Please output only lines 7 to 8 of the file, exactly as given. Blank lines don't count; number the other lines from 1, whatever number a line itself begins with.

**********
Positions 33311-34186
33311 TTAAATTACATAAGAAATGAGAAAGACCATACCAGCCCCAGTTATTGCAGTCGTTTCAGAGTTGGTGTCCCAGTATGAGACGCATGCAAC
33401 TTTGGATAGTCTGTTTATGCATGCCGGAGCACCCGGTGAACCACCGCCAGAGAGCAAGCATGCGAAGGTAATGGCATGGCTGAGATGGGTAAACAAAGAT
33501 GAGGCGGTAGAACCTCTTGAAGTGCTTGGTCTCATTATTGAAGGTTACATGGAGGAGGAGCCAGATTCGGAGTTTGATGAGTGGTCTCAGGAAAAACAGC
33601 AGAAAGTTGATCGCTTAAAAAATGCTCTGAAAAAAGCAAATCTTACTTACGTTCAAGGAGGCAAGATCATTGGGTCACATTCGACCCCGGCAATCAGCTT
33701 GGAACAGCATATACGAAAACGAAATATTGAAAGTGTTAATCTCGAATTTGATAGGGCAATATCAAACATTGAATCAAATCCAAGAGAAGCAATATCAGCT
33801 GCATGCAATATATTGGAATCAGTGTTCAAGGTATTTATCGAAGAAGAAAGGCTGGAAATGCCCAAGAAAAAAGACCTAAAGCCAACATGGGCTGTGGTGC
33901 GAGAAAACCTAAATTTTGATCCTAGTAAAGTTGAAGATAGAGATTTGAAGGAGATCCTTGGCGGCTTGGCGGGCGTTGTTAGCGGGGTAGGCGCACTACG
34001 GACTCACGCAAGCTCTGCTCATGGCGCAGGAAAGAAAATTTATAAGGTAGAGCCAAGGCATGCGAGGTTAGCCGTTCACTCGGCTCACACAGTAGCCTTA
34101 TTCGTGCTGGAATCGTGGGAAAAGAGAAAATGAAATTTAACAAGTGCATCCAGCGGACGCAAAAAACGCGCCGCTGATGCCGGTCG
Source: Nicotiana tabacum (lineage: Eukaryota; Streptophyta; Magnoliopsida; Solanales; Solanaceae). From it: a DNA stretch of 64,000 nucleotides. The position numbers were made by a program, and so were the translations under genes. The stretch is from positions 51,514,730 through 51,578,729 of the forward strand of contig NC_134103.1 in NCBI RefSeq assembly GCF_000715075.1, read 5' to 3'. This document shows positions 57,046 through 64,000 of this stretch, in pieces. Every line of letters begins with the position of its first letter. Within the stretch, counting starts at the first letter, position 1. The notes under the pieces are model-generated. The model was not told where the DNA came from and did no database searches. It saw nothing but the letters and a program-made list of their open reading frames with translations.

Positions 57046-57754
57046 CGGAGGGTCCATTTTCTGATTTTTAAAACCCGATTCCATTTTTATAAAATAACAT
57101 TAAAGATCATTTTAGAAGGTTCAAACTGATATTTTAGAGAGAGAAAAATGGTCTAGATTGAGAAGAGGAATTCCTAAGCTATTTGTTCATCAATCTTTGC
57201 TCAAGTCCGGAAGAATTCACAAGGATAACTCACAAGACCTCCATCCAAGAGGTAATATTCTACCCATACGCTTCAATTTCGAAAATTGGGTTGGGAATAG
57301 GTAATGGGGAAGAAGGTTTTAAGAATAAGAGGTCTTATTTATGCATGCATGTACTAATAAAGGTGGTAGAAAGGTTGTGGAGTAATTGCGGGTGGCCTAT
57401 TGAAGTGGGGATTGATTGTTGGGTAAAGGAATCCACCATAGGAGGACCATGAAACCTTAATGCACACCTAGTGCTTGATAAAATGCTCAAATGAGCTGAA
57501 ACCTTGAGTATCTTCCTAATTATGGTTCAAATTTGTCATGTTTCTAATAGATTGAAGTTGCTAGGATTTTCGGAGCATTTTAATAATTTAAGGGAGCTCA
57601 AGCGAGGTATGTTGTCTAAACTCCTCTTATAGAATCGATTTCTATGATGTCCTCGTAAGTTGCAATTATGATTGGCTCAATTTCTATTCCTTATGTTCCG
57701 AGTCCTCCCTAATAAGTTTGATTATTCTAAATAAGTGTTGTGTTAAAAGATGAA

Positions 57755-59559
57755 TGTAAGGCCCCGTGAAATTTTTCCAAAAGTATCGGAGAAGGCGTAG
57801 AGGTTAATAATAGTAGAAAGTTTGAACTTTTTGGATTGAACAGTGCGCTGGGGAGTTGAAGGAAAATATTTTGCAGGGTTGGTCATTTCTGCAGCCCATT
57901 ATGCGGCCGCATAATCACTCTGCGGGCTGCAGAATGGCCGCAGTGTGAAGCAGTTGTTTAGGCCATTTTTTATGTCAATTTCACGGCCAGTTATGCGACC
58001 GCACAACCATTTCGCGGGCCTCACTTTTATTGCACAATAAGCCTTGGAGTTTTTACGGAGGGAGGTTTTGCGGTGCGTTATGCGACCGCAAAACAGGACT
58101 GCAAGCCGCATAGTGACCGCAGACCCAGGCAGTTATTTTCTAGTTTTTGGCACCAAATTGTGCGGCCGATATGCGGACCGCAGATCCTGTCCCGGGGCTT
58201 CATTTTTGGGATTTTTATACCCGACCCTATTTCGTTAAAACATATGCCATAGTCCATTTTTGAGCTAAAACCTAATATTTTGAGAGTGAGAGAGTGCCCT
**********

33801 GCATGCAATATATTGGAATCAGTGTTCAAGGTATTTATCGAAGAAGAAAGGCTGGAAATGCCCAAGAAAAAAGACCTAAAGCCAACATGGGCTGTGGTGC
33901 GAGAAAACCTAAATTTTGATCCTAGTAAAGTTGAAGATAGAGATTTGAAGGAGATCCTTGGCGGCTTGGCGGGCGTTGTTAGCGGGGTAGGCGCACTACG